Electric imp Watt Meter

This project is a power meter based on the ADE7953 ic. It has origins back to the electric imp Becky reference design.

I have documented everything here

Watt meter project page

Warning: Dangerous voltages are present in this project. The design is intended as a reference and starting point for those experienced and knowledgable about power electronics. I am not a professional electrical engineer and the meter is not tested against safety regulations.

I know that others have put their projects on Instructables but this is not a good project for that site. I would not expect another person to build exactly what I have built. I only hope someone might find a use for some part of the project some day.

Some main features and notes

  • The documentation includes information on how to calibrate the meter and a google doc to help with this, some bits about the soldering of the QFN chip, most of the BOM, design files in Eagle and more examples of things I have measured.

  • Peter of electric imp helped make a really fast loop for reading the waveform register using SPI. he achieved really good results as you can see in the image above.

  • the waveform is passed from the device to the agent as a blob. The agent builds this out into JSON for passing to Highcharts. the responsiveness is quite good. This is not a function I call often because I don’t want to be greedy with the data.

  • the imp002 module and ADE7953 are connected in a way that SPI or i2c can be used without any hardware change - it is just software setup. It may be a good example for someone looking into this kind of communication. The code for both protocols was left in the device but only the SPI communication is called.

  • there is some code in the agent for logging to Tempo-db.com. It can be stripped off and everything else will work just fine.

  • There is some code in the agent also for logging with PHP to your own web hosting if you have it. Again, this can be stripped out if you favor something like Xively.

  • the work is licensed for “Creative Commons Attribution-ShareAlike 4.0 International License”. I hope this is the right thing. It is my first experience doing this.

  • iconj.com was used to host the favicon icon. I don’t know a lot about this but it seems to work

  • I attempted to clean the code but of course this can go on forever. For the most part anything that is commented-out is just log messages.

I would really like to have constructive criticism if anyone notices anything and can take the time to send a note. That said, the meter seems to be performing nicely so far - it is at least the 4th revision since I started tinkering with power measurement.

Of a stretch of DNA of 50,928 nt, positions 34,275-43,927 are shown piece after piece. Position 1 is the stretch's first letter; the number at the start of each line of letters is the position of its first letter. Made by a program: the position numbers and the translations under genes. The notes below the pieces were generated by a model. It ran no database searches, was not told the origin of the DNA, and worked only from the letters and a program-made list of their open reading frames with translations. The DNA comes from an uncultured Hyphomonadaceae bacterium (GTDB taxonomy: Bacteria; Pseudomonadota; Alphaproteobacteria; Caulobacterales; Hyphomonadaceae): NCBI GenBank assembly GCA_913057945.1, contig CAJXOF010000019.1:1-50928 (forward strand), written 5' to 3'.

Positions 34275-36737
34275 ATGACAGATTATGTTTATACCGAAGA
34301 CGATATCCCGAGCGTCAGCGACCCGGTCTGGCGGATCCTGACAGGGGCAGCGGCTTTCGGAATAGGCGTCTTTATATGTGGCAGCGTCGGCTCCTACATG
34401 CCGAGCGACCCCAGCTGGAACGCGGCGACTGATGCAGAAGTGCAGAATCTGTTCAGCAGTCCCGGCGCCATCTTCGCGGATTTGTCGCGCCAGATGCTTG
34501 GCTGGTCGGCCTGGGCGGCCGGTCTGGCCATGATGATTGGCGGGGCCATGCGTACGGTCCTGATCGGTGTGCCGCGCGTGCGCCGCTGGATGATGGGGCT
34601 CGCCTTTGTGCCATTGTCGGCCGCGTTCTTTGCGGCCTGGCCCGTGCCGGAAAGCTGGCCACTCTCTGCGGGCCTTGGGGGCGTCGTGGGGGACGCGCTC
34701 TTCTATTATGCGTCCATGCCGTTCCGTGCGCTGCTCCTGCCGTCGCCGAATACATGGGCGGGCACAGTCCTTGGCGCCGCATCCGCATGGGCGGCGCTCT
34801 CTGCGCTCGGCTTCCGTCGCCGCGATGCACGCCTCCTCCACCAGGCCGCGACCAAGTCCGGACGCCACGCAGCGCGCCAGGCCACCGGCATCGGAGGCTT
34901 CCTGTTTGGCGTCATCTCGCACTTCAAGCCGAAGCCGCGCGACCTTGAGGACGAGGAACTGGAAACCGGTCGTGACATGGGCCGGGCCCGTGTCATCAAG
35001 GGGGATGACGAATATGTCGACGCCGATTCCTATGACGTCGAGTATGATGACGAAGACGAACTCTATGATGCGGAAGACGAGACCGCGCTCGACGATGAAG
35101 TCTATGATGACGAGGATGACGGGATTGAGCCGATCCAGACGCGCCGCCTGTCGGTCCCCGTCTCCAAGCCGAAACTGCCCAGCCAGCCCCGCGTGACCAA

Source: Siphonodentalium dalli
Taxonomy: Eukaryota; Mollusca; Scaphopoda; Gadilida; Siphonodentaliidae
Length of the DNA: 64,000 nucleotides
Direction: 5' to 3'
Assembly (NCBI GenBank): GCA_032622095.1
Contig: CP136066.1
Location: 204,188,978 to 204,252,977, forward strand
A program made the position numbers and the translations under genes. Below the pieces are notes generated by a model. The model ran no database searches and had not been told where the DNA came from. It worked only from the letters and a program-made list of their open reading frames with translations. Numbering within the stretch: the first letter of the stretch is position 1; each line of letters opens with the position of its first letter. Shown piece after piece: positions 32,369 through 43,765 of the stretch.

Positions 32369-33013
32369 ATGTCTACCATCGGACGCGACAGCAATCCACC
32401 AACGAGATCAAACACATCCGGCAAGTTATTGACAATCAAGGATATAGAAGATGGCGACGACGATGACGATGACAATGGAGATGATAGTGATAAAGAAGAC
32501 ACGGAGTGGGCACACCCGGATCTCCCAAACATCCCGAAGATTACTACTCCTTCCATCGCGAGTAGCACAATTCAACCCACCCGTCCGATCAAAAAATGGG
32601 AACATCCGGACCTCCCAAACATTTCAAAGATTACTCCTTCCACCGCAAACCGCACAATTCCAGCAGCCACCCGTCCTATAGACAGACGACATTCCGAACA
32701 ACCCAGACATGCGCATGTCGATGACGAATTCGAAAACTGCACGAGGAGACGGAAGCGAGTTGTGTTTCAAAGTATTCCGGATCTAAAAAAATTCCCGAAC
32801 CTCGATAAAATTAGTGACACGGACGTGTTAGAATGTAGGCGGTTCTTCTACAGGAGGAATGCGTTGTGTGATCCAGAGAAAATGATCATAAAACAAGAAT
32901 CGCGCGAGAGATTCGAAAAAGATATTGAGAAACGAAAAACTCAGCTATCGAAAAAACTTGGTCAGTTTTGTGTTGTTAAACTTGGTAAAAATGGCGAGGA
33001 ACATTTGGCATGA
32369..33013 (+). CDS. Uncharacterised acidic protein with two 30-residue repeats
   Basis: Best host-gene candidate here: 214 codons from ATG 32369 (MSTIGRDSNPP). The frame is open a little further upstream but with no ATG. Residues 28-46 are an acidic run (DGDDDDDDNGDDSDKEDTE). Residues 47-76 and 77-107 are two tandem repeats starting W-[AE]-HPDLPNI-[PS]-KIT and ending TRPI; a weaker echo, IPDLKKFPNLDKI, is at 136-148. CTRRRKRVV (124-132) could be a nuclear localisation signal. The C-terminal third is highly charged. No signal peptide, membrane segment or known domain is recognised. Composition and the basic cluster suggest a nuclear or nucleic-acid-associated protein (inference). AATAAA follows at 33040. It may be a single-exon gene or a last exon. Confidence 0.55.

Well done, this is fascinating. I had considered a similar project, but didn’t progress it because I was concerned that the imp wouldn’t be responsive enough. I am interested in applications that continuously sample values (either direct with ADCs or through an IC), but figured that is would not be feasible on an imp until preemptive threading is available.


Well most of the time the device is only sending data every 90 seconds.

When I want to have a close look at the characteristics of the load, I hit that button on the Web app. It cancels the pending wakeup and then proceeds with the 2 sec trend or the 50 ms ‘snapshot’. Then it re - starts the slow reporting.


have a final design, whew! Looking back my old designs are a bit embarrassing to see but that cannot be helped. This is not my profession it is my personal project for learning.

The updated design has the blink-up components on the board and what I think is a decent design for mechanical assembly that does not involve too much manual labor. It is a professional case and power socket. I even simplified the wiring by purchasing pre-terminated wires from McMaster-Carr. The hardest part is soldering the earth ground lead.

Here is a view showing the main blocks.

The board with the plugpack case

Additional documentation at this tumblr page

This page shows some of how I do the calibration, though it is a bit outdated compared to the exact method I currently use. It is so hard to keep up the documentation as this is just hobby work.


My intention is to keep the full documentation published in case anyone wishes to derive from this work. I have the BOM, 99% there, schematics and board layout, etc.

Very happy to take questions or critiques.

One of the things I am always looking at is how to get BlinkUp through the enclosure. Maybe mount side mount components on the board edge and cut slots or place short light pipes? Looks really nice!

thanks for the note, jwehr. You noticed that the blink-up and status LED are not visible/usable outside the enclosure. I took a shortcut here since I only designed this for a single user.

For the LED I like your idea to put an LED on the side of the board. Cutting a notch in the plastic where the two halves come together would not be very hard to do. Accomplishing blink-up through the side would be a little harder to do but possible. Both improvements would require slight changes to the board layout.

A big issue here is safety. In my preferred embodiment I wire this meter as high-side sensing. That causes virtually the entire board to be hot with respect to earth. In such a design it is best to leave this case totally closed. I can power the pcb from a lab power supply to accomplish the blink-up and avoid having any high voltage inside. Then I close the case and live life without the status led.

After initial blink-up the device code will switch between a list of known wifi networks. If I am out of range of the pre-programmed networks then I temporarily turn on the wifi hotspot on my phone to gain control and then shoot new code to the device with a new ssid and password for the new location. This can also be done in advance if you know this information.